- Rogue rats and draft Martinis
- All it takes is a trojan
It’s the future of journalism but it’s too horrible to publish...
Quiet day in the newsroom?
Rogue rats and draft Martinis
It was a bad week for our network providers, with both Telecom and TelstraClear being hit by severe outages that cut off national electronic communications flows for hours on end. We’re still waiting for someone – presumably a government agency – to tote up the cost of EFTPOS, the NZ Stock Exchange, telephones, data networks and more being out of action.
I have actually seen first-hand the damage rats can do to telecommunications cables. When I was 14, about three years ago, I spent a couple of weeks on a work experience programme run by my school. Ended up at the national Swedish telco, putting in data modems and phone wiring -- it was good fun, since the people who supervised me were an eccentric bunch fond of practical jokes involving 90 volt phone wires. You checked your chair, phone, everything very carefully before touching them after the first few jolts.
One of the supervisors showed me a huge trunk of phone wires encased in lead in an exchange that the rats had been attacking. During winter, the exchanges are warm and dry places for the rats with a nice plumbium snack as a bonus. Apparently, lead has a sweet taste which the rats like, and it’s soft too. It took a while for the rats to die of lead poisoning, but they certainly couldn’t run away from you after a heavy metal meal like that. Luckily, I wasn’t asked to clean out the exchange of lead-bellied rats however.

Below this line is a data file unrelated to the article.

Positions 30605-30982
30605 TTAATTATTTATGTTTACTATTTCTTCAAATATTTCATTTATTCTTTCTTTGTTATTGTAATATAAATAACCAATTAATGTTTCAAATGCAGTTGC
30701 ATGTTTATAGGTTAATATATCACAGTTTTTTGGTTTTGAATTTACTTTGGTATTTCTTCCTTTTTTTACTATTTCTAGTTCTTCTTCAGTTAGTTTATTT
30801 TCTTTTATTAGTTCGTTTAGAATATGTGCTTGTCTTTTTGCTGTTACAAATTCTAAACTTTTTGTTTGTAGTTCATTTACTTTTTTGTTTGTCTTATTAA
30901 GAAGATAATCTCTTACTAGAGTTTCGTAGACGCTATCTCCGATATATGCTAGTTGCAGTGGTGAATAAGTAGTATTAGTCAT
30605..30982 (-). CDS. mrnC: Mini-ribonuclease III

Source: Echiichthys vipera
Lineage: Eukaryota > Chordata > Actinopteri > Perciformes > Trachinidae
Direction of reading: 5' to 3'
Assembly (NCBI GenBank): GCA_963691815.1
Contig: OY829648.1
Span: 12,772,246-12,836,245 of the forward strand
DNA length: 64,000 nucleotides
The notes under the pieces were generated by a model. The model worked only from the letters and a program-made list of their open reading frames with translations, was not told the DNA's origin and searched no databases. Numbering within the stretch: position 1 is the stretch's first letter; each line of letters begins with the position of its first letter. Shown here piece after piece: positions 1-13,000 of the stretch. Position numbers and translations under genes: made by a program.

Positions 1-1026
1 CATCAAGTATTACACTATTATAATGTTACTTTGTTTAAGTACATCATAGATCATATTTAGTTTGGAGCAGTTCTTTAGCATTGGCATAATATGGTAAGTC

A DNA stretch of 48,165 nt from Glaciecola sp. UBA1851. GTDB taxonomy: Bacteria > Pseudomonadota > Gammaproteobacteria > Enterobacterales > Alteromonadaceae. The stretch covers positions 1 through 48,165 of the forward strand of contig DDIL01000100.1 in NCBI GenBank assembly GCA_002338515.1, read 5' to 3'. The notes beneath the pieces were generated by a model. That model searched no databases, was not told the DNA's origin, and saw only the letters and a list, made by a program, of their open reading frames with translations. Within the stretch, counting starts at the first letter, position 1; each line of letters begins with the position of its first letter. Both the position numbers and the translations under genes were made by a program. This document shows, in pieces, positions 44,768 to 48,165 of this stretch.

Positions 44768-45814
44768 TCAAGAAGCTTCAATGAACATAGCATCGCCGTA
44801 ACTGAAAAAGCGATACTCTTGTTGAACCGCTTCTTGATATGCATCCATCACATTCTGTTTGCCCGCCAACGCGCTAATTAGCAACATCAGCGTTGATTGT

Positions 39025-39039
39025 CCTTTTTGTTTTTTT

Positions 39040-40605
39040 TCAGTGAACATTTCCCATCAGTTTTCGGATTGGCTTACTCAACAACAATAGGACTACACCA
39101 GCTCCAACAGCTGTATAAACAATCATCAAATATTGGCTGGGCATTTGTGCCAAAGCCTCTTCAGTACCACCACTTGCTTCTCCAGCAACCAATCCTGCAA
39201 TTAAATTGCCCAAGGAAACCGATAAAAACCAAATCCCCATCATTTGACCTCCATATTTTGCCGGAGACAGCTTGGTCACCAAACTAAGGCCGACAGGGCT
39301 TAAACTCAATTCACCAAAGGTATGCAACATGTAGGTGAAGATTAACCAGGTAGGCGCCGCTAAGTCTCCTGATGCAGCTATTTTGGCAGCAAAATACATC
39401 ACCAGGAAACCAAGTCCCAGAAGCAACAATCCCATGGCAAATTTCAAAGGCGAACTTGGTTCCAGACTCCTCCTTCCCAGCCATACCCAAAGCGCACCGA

Rats and post-hole borers aside, it is surprising that Telecom’s network is so vulnerable. Just a single backup for such critical infrastructure – is that really good enough?
Kudos to Telecom’s media time during the crisis though. Even though they didn’t think of setting up, say, Auckland numbers so that media chaps and chappettes here could call them when the Wellington phones died, they worked hard to provide info during the outage. No doubt this went a long way towards defusing customer anger.
The Other Telco, or TelstraClear, could learn a lot from that approach. When the draft Martini tunnels choked on Thursday for sixteen hours, taking out traffic from big customers such as ICONZ and Inspire Net, we heard nothing at all. Neither did the customers, who were understandably further aggrieved by not being kept up to speed on how the repairs were going.
All it takes is a trojan
So, it doesn’t matter if you take care not to give out your credit card number to people you don’t trust. It might get compromised anyway. Priceless, really.
Who did it then? The reports speak of “hackers” but there don’t seem to be any clues yet as to the identities of the keylogging thieves who seem to have had plenty of time to steal stuff. According to Visa, banks have been monitoring the situation since September last year. Errm... would it not have been prudent to act roundabout that time as well?
Could they not just have carded the secrets?